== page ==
Come April, how risky will it be to remain a Windows XP user? Microsoft’s own data shows that the long-in-the-tooth OS is a ticking time bomb.
Windows XP holdouts may soon face an explosion of malware that targets the unsupported operating system, cautions Microsoft.
The company is ending support for its enduring, 12-year-old desktop operating system on April 8, 2014. On that date, “Microsoft will no longer provide support for Windows XP users.
This means that customers and partners will no longer receive security updates to the operating system or be able to leverage tech support from Microsoft after this time,” wrote Jeff Meisner, editor for The Official Microsoft Blog, in an April 2013 post that served as a reminder that users had a year to prepare for the XP support sunset.
Now, armed with historic data, the company is turning up the volume on the importance of migrating from Windows XP.
Tim Rains, director of Microsoft Trustworthy Computing, said in an Oct. 29 Microsoft on the Issues blog post that XP is living on borrowed time. “Microsoft Windows XP was released almost 12 years ago, which is an eternity in technology terms,” he wrote.
Rains added that “inevitably there is a tipping point where dated software and hardware can no longer defend against modern-day threats and increasingly sophisticated cyber-criminals.” With Microsoft no longer expending resources to keep those threats at bay, hackers and malware coders will go gunning for XP, Rains said.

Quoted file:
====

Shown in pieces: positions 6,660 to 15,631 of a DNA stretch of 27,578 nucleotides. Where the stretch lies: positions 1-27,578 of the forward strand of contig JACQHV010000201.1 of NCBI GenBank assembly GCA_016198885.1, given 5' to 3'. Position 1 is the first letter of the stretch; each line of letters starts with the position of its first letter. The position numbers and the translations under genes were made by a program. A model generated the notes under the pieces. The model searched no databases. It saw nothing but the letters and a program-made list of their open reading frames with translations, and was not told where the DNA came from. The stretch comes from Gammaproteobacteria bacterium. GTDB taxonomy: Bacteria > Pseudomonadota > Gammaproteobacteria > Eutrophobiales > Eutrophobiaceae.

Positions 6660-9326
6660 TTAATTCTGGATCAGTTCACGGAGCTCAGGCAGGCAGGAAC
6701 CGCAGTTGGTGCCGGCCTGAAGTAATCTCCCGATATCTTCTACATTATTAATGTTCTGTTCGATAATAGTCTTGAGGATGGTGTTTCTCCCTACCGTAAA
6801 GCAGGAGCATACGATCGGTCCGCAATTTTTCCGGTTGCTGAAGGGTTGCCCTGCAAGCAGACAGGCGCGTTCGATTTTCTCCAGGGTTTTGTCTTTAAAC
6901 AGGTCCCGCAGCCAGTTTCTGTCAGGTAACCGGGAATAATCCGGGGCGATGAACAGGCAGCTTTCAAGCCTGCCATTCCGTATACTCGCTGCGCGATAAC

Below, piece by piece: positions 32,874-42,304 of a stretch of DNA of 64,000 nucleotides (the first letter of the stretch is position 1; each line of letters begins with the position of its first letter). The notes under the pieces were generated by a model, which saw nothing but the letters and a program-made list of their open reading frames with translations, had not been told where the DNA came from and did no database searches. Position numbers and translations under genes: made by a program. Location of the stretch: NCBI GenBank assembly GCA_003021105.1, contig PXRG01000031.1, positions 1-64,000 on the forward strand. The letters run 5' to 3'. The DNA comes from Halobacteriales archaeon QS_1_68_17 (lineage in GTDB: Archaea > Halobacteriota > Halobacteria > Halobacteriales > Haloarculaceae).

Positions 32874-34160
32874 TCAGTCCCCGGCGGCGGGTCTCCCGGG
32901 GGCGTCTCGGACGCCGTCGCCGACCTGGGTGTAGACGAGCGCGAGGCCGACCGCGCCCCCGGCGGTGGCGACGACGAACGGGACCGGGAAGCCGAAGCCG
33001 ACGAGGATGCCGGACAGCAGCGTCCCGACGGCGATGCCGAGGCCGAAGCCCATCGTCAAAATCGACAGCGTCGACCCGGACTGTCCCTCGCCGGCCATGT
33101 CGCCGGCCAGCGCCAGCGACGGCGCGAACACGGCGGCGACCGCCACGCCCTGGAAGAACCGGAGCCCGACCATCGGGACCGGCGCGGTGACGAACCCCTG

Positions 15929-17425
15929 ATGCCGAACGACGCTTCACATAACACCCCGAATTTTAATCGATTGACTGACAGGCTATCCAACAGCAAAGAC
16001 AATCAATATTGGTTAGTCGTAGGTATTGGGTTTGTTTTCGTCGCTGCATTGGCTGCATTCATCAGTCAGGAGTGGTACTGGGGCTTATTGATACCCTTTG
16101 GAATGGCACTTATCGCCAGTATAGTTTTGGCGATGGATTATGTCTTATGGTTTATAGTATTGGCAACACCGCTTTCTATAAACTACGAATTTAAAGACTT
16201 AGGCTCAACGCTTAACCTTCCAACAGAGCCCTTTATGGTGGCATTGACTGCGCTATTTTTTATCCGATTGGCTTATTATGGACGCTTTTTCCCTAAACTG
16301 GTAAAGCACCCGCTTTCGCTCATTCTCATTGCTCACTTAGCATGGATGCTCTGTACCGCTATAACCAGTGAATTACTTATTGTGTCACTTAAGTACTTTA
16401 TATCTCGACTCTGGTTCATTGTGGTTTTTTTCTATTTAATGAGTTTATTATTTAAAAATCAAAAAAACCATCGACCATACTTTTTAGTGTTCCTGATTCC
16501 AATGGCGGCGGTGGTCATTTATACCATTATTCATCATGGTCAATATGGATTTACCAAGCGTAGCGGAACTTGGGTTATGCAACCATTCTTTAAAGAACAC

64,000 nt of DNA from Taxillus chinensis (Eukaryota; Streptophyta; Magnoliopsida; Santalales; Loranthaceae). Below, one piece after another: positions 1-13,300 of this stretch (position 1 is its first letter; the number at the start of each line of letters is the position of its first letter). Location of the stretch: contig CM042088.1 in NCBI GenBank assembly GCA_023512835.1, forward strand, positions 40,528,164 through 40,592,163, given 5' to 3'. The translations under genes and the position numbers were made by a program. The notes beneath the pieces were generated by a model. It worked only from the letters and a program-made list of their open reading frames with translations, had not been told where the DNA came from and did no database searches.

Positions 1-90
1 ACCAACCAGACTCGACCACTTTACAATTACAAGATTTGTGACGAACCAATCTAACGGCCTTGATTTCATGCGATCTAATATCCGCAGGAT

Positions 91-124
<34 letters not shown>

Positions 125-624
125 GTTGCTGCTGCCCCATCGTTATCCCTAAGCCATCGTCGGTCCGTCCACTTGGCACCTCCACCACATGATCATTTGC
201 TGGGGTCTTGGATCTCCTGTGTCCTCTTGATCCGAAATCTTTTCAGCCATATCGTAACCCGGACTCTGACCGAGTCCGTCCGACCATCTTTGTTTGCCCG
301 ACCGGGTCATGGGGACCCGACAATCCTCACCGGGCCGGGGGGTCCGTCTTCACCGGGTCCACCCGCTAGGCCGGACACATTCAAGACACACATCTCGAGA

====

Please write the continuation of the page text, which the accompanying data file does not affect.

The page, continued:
And he has data that backs him up.
“In the two years after Windows XP Service Pack 2 went out of support, its malware infection rate was 66 percent higher than Windows XP Service Pack 3—the last supported version of Windows XP,” Rains said. XP, while still officially supported, already trails its successors in malware infection rates.
According to the company’s data, Windows XP, Vista 7 and 8 “all had roughly similar malware encounter rates—between 12 and 20 percent,” said Rains. “But Windows XP systems had an infection rate that was six times higher than Windows 8.”
When Microsoft drops support in five months, users and organizations still running the OS will face a very different online security landscape from that of the operating system’s inception.
Lone hackers “developing malicious software from their basements in the 1990s” are a thing of the past. Today cyber-criminals are sophisticated, “well-funded underground organizations,” said Rains. Often leveraging “large-scale malware automation,” they “are motivated by profit or seek to cause real financial or political harm.”
Further, Microsoft’s own efforts to harden its newer operating systems may give malware coders pointers on attacking Windows XP. Rains predicted that when his company releases “monthly security updates for supported versions of Windows, attackers will try and reverse-engineer them to identify any vulnerabilities that also exist in Windows XP.”
This echoes Rains’ warnings from this past summer. In an Aug. 16 blog post, he wrote, “Since a security update will never become available for Windows XP to address these vulnerabilities, Windows XP will essentially have a ‘zero-day’ vulnerability forever.”